“I’m 49 now, but my team are young, and very talented, and they keep me young. Yes, I ask a lot of them; it’s important to instill a sense of discipline. I’m quite unforgiving in some ways, as I expect everyone to be doing their absolute best.One thing I’m so grateful for, and without which I wouldn’t be where I am today, is the constant support of my wife Yvonne, who has to endure my culinary obsession, and my daughters Chantelle and Shannon. They are my rock.”

As our conversation closes, I ask Stefan what he does away from work; a typical holiday perhaps, away from the stresses and strains of running arguably Malta’s finest hotel restaurant offerings.“Last September I spent two weeks working at Le Manoir aux Quat’Saisons” [the Michelin-starred restaurant in Oxford renowned for its haute cuisine], says Stefan nonchalantly. Was this in his private time, a busman’s holiday? Of course. Such is this man’s passion for his art. “Whenever you walk into someone else’s kitchen you walk away with new ideas. You come back energised.  I’m thinking about a holiday working somewhere in France this year. Their cuisine, at its best, is still of course the ultimate, and you never ever stop learning.”


Four signature dishes of Stefan Hogan


Heritage tomato, watermelon, goats cheese, with lemon

“The goats cheese is fresh, from a small local farm. I love that we can support these small industries in Malta. We make jam from the lemon and that adds a hint of citrus with a sweet end note. It lifts the taste of the tomato and the cheese. The watermelon is compressed and frozen, concentrating the flavour into each forkful.”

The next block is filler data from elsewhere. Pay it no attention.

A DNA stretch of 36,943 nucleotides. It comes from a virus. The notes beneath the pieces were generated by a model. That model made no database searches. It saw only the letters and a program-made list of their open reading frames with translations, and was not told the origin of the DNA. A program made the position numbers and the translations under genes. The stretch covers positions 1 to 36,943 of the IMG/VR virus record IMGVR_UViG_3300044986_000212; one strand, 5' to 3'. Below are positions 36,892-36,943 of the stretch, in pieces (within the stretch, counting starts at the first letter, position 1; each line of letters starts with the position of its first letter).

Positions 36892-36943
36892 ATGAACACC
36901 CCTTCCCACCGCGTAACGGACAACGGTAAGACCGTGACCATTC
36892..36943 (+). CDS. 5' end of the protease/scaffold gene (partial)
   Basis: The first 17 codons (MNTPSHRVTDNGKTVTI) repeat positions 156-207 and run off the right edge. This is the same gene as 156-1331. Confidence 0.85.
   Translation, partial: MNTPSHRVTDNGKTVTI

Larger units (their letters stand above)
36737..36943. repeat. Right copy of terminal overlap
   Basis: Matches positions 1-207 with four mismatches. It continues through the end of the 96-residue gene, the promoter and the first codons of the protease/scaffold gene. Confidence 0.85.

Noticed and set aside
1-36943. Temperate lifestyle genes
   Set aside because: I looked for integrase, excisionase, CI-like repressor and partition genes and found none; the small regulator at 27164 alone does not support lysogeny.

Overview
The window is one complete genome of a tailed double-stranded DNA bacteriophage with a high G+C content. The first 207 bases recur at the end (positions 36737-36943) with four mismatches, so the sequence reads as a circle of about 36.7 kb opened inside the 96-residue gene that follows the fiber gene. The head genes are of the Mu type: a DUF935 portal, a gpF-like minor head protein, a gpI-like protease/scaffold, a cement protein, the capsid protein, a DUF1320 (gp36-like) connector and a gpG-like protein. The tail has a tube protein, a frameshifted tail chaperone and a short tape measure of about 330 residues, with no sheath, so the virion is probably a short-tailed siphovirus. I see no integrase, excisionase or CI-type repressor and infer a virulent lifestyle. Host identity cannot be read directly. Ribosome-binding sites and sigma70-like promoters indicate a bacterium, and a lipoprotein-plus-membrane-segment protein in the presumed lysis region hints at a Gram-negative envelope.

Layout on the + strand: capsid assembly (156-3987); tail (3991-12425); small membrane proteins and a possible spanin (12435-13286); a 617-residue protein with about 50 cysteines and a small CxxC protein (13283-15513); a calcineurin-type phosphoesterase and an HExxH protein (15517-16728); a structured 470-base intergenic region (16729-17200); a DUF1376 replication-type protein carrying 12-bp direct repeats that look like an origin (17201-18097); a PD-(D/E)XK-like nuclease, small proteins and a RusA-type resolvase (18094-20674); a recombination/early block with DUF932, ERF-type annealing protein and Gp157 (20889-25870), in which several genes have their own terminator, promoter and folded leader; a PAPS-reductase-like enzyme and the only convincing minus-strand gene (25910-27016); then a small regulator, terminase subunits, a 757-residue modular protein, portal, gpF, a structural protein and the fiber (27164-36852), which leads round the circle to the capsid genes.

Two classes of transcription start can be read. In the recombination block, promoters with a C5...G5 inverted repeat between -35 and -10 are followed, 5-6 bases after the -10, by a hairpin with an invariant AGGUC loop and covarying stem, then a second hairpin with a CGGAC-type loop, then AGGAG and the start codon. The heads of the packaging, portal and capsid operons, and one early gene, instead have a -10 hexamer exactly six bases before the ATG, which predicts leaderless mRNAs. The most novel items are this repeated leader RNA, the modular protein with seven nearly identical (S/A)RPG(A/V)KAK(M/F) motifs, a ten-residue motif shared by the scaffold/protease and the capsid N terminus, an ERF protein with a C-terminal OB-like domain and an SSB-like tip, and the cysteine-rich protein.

Veal tenderloin and sweetbreads with polenta and seasonal vegetables

I love this dish of butter-roasted veal tenderloin with veal sweetbreads. They’re slow cooked and then fried in nut brown butter to accentuate their natural sweetness and creamy texture. We serve it with creamed white polenta, seasonal vegetables and a rich Madeira jus. 

The  sweetbreads are soaked in milk overnight, rinsed and placed in a vacuum bag with a sprig of thyme and cooked for an hour at 60 degrees. In a pan I toast some curry powder, turmeric and salt, and then add oil. Allow to cook for a few minutes than leave to cool, and strain to get an infused oil. Fry the sweetbreads in the oil until caramelised, in a separate pan heat a knob of butter when the butter starts to foam, add some sherry vinegar and a splash of lemon juice the colour should resemble a toasted hazelnut. Add the sweetbreads and season baste with the butter. Remove with a slotted spoon and drain off excess butter. The veal tenderloin is cooked in a water bath with butter and thyme for 2 hours at 52 degrees, then the outside is caramelized in aromatic butter to get a contrasting texture




Prawn, kale and asparagus risotto

“I love the way the bright red prawns sit on top of the green risotto, with the asparagus tip and the sautéed kale. The use of the whole prawn to make a fragrant stock enhances and elevates the taste. When you’re cooking, it’s about the love that goes into the dish, take for instance risotto: it needs so much attention to get right, ladling the stock slowly, it’s a 25-minute process and it has to be done so delicately, adding the butter, letting it sit. A diner will see it and taste it, and know instinctively it’s been made with love and care.”




Rabbit with olives, pistachio, roasted baby roots and pumpkin

“For the parcel component I draw inspiration from our neighbours in North Africa. The legs are slowly braised in red wine and spiced with cinnamon, cumin, nutmeg, ginger, cardamom and turmeric. Once cool, we take the meat and season with honey and create small parcels (similar to a Moroccan pastille). The loin is boned and wrapped in lard and poached, we then lightly fry to crisp the fat on the outside that renders during cooking to keep the loin moist.”